Avalanche Clouds
NASA/JPL/University of Arizona
Avalanche Clouds
ESP_016423_2640  Science Theme: Climate Change
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This HiRISE image shows at least three isolated clouds of particles near a steep cliff in the northern polar region of Mars.

These clouds, rolling or hovering close to the ground yet reaching up tens of meters high (up to 180 feet), are likely the result of an avalanche or fall of mostly carbon-dioxide frost. The frost clings to the scarp in the darkness of winter and may be disrupted by sunlight and thermal processes with the coming of spring. The cliff, approximately 700 meters (2000 feet) high is made up of layers of water ice with varying dust content, roughly similar to the polar ice caps on Earth.

On top is bright white carbon-dioxide ice and frost. Last year, HiRISE was monitoring this area for changes in frost patterns as spring progressed - it was quite surprising and very exciting to find an avalanche in progress (e.g. PSP_007338_2640)! This year, we were ready to capture more.

Targeting this scarp as well as others around the edge of the north polar icy layered deposits will help determine if this process is a characteristic one in Mars' cycle of seasons, including the period of year it is active and how wide-spread around the region it is. Several such events occurred earlier this year at this same scarp (e.g. ESP_016173_2640), and several more were also seen at a few other scarps (e.g. ESP_016228_2650) spread around about one-third of the circumference of the polar region.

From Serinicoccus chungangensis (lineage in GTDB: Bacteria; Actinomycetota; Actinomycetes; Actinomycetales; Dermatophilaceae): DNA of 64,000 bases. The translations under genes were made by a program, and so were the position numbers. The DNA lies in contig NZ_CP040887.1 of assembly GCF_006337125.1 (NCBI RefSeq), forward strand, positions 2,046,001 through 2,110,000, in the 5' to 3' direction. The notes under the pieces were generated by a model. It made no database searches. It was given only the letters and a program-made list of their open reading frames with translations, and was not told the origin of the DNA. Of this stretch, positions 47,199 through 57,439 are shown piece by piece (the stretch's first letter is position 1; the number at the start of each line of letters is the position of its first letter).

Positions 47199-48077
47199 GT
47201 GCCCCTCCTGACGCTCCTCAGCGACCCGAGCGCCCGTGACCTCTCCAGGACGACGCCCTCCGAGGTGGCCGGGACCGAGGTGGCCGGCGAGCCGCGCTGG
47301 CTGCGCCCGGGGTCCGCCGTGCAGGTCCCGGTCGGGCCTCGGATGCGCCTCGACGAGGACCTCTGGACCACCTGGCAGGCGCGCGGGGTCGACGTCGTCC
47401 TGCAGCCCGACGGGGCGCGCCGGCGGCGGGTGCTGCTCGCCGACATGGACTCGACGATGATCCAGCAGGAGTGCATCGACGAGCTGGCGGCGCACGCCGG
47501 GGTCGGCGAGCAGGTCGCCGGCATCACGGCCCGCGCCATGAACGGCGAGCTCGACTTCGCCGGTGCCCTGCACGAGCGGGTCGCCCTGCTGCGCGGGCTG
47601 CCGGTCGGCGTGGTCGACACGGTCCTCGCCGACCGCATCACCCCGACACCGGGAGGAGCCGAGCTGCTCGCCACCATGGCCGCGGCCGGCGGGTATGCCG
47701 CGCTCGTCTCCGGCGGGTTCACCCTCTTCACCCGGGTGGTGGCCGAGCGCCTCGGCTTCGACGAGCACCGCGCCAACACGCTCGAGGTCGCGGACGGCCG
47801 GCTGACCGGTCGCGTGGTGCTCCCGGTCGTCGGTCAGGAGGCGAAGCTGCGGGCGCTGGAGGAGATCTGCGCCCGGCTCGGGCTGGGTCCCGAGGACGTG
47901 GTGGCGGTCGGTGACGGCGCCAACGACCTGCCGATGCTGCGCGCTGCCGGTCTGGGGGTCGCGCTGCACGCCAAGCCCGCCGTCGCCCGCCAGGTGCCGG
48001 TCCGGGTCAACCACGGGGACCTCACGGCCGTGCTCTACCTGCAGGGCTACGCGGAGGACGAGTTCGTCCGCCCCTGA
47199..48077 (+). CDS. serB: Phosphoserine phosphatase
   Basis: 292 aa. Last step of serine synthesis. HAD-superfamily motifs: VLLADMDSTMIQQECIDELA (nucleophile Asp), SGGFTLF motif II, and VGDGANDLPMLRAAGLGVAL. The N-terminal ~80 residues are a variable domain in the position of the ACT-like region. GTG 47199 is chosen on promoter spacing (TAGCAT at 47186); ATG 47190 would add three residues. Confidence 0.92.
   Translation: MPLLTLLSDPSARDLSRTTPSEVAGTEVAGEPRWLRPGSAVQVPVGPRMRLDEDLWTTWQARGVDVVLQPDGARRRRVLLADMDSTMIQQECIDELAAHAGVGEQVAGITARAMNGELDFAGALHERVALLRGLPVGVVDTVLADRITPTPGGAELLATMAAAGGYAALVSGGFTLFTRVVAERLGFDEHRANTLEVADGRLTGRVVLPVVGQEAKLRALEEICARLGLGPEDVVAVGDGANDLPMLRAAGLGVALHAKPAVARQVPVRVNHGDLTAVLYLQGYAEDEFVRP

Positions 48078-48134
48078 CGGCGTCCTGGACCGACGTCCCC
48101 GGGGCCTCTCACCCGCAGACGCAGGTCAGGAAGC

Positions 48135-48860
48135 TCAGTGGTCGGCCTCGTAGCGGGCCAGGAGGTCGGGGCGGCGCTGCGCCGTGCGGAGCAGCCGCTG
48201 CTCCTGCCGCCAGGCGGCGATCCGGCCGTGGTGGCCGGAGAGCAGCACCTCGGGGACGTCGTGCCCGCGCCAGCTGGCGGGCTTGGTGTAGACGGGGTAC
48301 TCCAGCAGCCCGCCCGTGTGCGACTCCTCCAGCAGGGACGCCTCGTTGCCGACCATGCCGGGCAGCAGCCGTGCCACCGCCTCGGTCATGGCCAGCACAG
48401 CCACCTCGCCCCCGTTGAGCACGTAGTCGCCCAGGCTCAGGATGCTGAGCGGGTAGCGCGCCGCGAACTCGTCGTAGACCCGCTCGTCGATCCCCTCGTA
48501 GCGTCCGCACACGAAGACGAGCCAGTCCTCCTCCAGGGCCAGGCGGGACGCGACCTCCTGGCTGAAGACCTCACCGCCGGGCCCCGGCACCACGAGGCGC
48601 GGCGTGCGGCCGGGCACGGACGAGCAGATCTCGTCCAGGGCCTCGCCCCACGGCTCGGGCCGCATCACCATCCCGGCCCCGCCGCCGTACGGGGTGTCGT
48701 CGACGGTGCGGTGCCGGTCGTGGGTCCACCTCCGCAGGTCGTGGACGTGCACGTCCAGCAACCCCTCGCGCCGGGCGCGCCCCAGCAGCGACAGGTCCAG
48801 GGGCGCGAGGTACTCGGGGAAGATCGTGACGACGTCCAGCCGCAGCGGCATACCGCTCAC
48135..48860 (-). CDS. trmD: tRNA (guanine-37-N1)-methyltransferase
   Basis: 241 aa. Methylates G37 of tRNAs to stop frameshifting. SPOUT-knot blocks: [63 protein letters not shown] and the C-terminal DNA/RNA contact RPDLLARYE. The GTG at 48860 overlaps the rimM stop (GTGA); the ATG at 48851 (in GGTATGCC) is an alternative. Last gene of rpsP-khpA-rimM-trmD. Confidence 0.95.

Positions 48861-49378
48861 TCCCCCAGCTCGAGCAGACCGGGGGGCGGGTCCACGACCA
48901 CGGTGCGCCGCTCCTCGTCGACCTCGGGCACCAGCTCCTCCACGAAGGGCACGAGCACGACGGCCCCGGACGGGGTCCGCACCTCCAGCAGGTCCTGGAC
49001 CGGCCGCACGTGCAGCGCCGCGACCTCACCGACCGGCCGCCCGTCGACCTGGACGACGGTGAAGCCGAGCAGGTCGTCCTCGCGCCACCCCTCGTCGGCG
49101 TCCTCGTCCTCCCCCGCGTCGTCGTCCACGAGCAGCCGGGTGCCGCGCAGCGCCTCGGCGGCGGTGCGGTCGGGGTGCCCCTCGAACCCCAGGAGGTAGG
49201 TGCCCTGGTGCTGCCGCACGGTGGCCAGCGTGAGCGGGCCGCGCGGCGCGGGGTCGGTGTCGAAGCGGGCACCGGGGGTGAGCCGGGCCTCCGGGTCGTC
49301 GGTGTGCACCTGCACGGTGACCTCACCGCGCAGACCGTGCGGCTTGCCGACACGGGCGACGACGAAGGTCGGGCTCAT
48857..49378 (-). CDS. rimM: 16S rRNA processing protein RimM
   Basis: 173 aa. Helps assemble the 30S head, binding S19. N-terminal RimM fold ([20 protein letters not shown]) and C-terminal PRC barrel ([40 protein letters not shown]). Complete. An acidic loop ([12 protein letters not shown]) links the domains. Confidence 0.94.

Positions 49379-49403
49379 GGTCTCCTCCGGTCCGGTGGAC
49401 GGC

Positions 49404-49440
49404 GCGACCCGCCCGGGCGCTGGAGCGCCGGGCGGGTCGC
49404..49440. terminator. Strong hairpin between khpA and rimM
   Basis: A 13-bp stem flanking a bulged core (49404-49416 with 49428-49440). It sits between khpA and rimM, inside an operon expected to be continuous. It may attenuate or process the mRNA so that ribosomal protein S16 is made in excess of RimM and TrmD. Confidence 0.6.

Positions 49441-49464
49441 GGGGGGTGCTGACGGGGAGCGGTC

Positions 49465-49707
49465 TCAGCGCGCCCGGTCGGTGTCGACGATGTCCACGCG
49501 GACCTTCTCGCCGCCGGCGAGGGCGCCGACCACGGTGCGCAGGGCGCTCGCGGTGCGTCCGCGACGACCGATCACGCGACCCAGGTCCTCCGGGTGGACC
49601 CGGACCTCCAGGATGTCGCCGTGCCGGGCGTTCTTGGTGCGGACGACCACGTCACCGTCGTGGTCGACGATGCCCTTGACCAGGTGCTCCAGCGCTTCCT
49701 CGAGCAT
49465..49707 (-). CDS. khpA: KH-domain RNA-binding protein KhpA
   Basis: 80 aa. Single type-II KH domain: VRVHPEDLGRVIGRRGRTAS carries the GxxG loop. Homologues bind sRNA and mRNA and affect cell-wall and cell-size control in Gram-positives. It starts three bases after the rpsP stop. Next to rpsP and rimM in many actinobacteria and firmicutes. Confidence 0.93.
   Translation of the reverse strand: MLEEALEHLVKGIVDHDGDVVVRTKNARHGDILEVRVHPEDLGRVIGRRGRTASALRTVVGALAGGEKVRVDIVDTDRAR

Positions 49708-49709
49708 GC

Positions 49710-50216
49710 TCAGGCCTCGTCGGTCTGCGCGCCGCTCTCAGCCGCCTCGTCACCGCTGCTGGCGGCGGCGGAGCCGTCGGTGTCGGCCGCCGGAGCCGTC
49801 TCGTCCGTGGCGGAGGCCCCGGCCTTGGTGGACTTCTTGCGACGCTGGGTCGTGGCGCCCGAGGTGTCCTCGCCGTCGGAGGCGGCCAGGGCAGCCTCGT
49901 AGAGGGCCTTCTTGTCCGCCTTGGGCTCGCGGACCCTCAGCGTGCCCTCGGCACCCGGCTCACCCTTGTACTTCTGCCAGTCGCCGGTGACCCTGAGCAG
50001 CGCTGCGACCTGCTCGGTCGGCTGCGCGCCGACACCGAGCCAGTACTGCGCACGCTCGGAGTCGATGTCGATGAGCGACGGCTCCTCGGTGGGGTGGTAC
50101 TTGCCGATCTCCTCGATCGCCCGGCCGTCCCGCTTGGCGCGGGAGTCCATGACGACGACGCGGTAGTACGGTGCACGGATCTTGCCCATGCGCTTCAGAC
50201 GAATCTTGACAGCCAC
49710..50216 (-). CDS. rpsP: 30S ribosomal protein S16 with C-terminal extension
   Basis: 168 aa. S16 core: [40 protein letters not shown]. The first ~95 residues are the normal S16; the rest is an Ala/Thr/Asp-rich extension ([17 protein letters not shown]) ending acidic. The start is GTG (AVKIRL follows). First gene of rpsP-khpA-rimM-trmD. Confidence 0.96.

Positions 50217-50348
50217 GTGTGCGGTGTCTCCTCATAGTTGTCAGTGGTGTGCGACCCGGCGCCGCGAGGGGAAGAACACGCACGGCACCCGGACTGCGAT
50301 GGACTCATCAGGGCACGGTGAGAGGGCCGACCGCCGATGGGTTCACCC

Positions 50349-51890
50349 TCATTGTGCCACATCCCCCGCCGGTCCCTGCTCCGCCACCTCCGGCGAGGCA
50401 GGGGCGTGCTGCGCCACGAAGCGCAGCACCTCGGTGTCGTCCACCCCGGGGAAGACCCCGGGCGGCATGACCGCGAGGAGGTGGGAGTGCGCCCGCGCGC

Looking at all of the individual instances of avalanches from all of the images will also allow us to piece together a sequence of snaphots of the whole avalanche process, from beginning (a stream of material falling down the cliff face) to end (lingering puffy clouds). Based on this year's observations, these events happen mostly in the middle of spring, roughly equivalent to April to early May on Earth. And, they are indeed more widespread than just this one scarp. All together, it seems this is a regular spring process at Mars' north pole that may be expected every year - avalanche season! This information, in conjunction with the results of numerical modeling of the behavior of the materials involved, will help us find out what is causing these dramatic events.

Written by: Patrick Russell  (7 April 2010)
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Acquisition date
27 January 2010

Local Mars time:

Latitude (centered)

Longitude (East)

Range to target site
318.6 km (199.1 miles)

Original image scale range
31.9 cm/pixel (with 1 x 1 binning) so objects ~96 cm across are resolved

Map projected scale
25 cm/pixel

Map projection

Emission angle:

Phase angle:

Solar incidence angle
67°, with the Sun about 23° above the horizon

Solar longitude
43.5°, Northern Spring

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North azimuth:  117°
Sub-solar azimuth:  313.7°
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All of the images produced by HiRISE and accessible on this site are within the public domain: there are no restrictions on their usage by anyone in the public, including news or science organizations. We do ask for a credit line where possible:
NASA/JPL/University of Arizona

NASA’s Jet Propulsion Laboratory, a division of the California Institute of Technology in Pasadena, Calif., manages the Mars Reconnaissance Orbiter for NASA’s Science Mission Directorate, Washington. The HiRISE camera was built by Ball Aerospace and Technology Corporation and is operated by the University of Arizona.